Wednesday's NBC Today was the only network morning show to cover President Obama being refused tee times at several top golf courses during his Labor Day weekend trip to New York, with co-host Matt Lauer declaring: "...the President has faced some criticism recently over the time he spends playing golf....[now] more problems tied to his favorite hobby." [Listen to the audio]
Fellow co-host Willie Geist explained: "Club managers saying they didn't want to inconvenience their high-profile and dues-paying members by shutting down their courses to accommodate the President during the busy holiday weekend." Moments later, Geist seemed to fault the courses by labeling the refusals a "country club snub."
However, as Lauer alluded to in the opening, Geist highlighted Obama being taken to task for his frequent golf outings: "...the President took heavy criticism for golfing last month during his vacation, just minutes after denouncing the militants who executed American journalist James Foley. In an interview with Chuck Todd on Meet the Press, the President acknowledged his timing could have been better." A soundbite followed of Obama admitting: "I should have anticipated the optics."
Early in the segment, Geist noted that the story came from "several sources who spoke to Jonathan Dienst of our New York station WNBC." In the original WNBC item, a quote was included of political analyst Dan Gerstein remarking on Obama being denied the tee times: "I think he has lost that star quality he had in his first two years in office and in that 2008 campaign." A similar soundbite was left out of the Today piece.
Another important detailed reported by WNBC was that Obama was traveling to the New York area to attend the wedding of former White House chef Sam Kass and MSNBC host Alex Wagner.
On Today, Geist mentioned the President took the trip "to attend the wedding of his former chef Sam Kass," but completely skipped the fact that Kass was marrying Wagner.
Here is a full transcript of the September 10 segment on Today:
7:16 AM ET
MATT LAUER: As you know, the President has faced some criticism recently over the time he spends playing golf. And Willie's here now with more problems tied to his favorite hobby. Willie, good morning to you.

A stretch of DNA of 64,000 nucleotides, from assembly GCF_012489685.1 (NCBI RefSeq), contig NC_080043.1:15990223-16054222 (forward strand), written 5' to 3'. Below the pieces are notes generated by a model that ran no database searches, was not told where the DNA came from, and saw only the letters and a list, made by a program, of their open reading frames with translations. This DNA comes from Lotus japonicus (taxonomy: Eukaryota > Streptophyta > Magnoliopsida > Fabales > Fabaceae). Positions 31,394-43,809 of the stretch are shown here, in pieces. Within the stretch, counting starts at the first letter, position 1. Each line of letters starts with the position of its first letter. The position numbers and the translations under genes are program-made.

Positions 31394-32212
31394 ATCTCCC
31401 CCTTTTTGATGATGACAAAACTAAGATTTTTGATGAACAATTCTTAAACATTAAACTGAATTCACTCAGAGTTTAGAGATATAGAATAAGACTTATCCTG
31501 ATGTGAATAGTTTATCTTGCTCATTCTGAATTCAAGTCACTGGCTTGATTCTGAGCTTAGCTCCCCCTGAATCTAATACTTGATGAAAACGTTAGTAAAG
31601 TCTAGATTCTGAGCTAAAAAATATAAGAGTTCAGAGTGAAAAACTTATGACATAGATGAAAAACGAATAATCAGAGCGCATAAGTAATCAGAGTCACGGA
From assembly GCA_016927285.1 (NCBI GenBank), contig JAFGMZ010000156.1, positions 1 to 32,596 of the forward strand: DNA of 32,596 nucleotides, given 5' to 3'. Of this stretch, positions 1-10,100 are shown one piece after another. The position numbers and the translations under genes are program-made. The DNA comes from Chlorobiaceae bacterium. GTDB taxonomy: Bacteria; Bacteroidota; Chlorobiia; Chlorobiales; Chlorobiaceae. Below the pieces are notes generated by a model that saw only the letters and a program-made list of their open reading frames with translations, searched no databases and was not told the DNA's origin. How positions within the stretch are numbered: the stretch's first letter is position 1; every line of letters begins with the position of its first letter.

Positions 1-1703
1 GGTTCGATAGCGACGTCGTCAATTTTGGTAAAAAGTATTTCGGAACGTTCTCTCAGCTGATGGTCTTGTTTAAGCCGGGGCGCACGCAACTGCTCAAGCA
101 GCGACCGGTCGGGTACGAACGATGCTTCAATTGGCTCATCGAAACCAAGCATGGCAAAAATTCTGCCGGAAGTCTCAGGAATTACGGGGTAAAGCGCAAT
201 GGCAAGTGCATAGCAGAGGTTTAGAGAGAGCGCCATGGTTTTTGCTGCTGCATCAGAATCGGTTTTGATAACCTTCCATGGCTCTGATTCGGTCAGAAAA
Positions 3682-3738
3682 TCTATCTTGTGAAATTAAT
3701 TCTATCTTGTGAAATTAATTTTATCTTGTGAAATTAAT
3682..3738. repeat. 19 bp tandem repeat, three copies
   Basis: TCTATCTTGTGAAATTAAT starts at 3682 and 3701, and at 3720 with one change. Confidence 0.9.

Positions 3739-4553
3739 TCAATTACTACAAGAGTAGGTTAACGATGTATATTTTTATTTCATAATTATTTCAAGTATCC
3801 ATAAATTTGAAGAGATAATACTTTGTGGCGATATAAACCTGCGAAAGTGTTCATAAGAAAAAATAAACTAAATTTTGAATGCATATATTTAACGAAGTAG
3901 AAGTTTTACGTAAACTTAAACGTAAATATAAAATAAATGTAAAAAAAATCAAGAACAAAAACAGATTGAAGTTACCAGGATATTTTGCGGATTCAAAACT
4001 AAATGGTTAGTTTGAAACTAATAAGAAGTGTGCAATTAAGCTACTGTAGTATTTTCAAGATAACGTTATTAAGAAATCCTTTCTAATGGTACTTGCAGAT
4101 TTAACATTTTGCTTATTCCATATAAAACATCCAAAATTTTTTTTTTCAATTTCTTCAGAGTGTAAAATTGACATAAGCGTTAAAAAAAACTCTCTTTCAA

[ON-SCREEN HEADLINE: Par for the Course; President Denied Tee Times At Private Golf Clubs]
WILLIE GEIST: Matt, good morning. The President was just outside New York City over Labor Day weekend to attend the wedding of his former chef Sam Kass and he hoped to sneak in a round of golf. But when his advance team made requests for the President to play 18, several elite courses reportedly turned him away.
According to several sources who spoke to Jonathan Dienst of our New York station WNBC, some of the New York area's top country clubs, including the Trump National Golf Club, Winged Foot, and Willow Ridge, turned down requests for President Obama to play a round over Labor Day weekend. Club managers saying they didn't want to inconvenience their high-profile and dues-paying members by shutting down their courses to accommodate the President during the busy holiday weekend.
BRUCE BECK [WNBC SPORTS ANCHOR]: It's probably the most important weekend of the year for golf, and 240 members are not going to say, "Hey, let the President come out, I'm not going to play this weekend." There's no way that would ever happen.
GEIST: Denied a tee time by the top courses, the President headed back to the White House before returning to New York the next day to attend a wedding. The White House explaining the itinerary change by saying:
JOSH EARNEST [WHITE HOUSE PRESS SECRETARY]: He can sleep in his own bed, do a little work tomorrow, spend some time with his family, and then travel back to – back to New York tomorrow evening.
GEIST: The country club snub comes shortly after the President took heavy criticism for golfing last month during his vacation, just minutes after denouncing the militants who executed American journalist James Foley. In an interview with Chuck Todd on Meet the Press, the President acknowledged his timing could have been better.
BARACK OBAMA: I should have anticipated the optics.
GEIST: But this is not the first time a president has been turned away. At least one of these courses denied Bill Clinton membership when he first moved to the area, denying any preferential treatment, even for a presidential tee time.
So some club officials said President Obama's not the first president they've turned down over the years. And he wasn't, by the way, the only head of state rejected over Labor Day weekend. We're told the king of Morocco also tried and failed to secure a tee time at some of the very same courses.
HODA KTOB: Wow.
AL ROKER: Not so good to be the king.